November was rather cold in Iceland and early in the month there was heavy snowfall in the northeastern part of the country. December has to be very warm in order for a new annual heat record to be set, but that is not considered likely.
There was a lot of snow in Akureyri in November. Photo by Páll Stefánsson.
In south and west Iceland the month was rather dry with little snow, as stated in the weather review of the Icelandic Meteorological Office for November, Morgunbladid reports.
However, it was cold with an average temperature of 0.6°C (33.1°F) in Reykjavík, which is 0.6°C lower than the average in 1961-1990, and the coldest month in the capital since October 2008.
In Akureyri in the north the average temperature in November was -1.5°C (29.3°F), which is 1.1°C below average. In Höfn in the southeast the average temperature was 1.6°C (34.9°F), 0.4°C below average.
The warmest November day was in Skaftafell, southeast Iceland, on November 1 when the temperature reached 12.4°C (54.3°F) and the coldest day was on November 28 in Mödrudalur in northeast Iceland when the temperature dropped to -23.2°C (-9.8°F).
The month was rather bright in Reykjavík with 73.6 sunny hours, 35 hours above average. It was the sunniest November in the capital since 2000.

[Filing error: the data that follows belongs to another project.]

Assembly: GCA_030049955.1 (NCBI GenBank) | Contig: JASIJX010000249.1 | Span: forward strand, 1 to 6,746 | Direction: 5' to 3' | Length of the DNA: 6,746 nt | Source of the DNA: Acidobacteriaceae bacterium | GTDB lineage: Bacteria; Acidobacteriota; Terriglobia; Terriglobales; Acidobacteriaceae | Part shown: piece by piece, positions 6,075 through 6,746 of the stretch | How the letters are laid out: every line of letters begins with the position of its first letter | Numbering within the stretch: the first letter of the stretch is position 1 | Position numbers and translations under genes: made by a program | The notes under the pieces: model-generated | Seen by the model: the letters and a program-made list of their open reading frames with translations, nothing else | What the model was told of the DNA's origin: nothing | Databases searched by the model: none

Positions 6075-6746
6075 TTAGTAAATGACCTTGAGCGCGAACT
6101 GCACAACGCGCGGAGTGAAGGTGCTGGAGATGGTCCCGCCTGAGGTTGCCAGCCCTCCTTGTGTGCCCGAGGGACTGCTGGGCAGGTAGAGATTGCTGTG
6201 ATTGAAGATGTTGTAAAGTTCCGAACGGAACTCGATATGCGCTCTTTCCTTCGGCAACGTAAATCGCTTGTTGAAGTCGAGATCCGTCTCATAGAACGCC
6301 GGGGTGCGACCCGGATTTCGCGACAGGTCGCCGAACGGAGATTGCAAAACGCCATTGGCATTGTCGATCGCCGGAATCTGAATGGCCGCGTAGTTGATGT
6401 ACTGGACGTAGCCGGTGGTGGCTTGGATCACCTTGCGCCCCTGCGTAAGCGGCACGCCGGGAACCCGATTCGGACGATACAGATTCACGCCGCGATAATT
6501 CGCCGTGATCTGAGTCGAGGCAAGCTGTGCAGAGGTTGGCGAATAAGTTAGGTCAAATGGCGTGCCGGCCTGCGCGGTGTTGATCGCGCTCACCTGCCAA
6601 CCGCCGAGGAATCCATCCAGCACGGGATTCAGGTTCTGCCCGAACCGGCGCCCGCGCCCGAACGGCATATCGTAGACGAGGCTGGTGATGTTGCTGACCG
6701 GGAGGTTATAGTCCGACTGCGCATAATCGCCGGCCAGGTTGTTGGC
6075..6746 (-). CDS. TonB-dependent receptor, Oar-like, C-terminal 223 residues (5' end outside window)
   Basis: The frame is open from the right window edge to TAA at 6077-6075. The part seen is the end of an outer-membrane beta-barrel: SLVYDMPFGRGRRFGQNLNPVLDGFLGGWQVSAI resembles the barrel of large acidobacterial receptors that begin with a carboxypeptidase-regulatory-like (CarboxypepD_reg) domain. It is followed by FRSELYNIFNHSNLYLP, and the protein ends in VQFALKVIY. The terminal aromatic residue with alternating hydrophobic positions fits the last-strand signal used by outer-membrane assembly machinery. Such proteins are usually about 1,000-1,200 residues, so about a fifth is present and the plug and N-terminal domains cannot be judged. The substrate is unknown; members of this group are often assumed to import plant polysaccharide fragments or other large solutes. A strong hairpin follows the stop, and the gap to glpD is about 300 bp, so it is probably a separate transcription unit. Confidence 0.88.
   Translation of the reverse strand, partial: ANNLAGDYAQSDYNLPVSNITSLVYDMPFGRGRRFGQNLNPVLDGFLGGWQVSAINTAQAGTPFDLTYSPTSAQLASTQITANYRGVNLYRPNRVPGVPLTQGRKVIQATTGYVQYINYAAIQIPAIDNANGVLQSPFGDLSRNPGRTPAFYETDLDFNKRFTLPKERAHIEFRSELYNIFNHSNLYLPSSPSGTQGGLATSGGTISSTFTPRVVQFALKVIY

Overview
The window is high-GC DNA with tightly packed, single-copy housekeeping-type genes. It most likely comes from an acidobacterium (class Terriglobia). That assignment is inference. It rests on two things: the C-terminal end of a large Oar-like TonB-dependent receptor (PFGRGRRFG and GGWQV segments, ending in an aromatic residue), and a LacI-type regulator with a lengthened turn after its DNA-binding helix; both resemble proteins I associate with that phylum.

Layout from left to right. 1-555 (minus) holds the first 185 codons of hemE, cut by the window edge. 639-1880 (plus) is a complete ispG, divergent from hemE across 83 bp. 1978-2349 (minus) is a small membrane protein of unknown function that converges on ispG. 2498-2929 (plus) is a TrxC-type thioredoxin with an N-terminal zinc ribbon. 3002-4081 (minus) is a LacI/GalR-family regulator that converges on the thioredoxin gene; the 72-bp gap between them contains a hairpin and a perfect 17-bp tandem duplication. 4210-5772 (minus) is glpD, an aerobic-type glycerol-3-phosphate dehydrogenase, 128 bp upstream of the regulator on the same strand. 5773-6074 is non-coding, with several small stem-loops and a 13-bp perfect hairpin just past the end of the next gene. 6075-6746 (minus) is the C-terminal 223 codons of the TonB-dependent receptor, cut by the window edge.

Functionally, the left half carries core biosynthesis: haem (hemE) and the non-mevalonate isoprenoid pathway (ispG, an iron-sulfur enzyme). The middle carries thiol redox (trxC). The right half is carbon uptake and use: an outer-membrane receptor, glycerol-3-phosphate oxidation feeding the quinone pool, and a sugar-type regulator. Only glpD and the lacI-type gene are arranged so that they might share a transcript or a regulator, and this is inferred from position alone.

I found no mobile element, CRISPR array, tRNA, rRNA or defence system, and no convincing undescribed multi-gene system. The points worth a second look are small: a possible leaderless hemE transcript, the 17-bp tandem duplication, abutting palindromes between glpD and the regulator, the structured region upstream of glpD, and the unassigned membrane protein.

Akureyri saw a total of 27 hours of sunshine in November, which hasn’t been as high since 1937. It is just as well locals took advantage of the sunlight as it will be very sparse throughout December.
However, if they are lucky, the snow will continue to brighten up the environment. Akureyri saw 28 days of complete snow cover in November, which is ten days above average.
In Reykjavík, on the other hand, days of full snow cover were only three, which is three days below the average November.
Air pressure during the first 11 months of this year has been unusually high in Iceland—it hasn’t been higher over that period since 1888.
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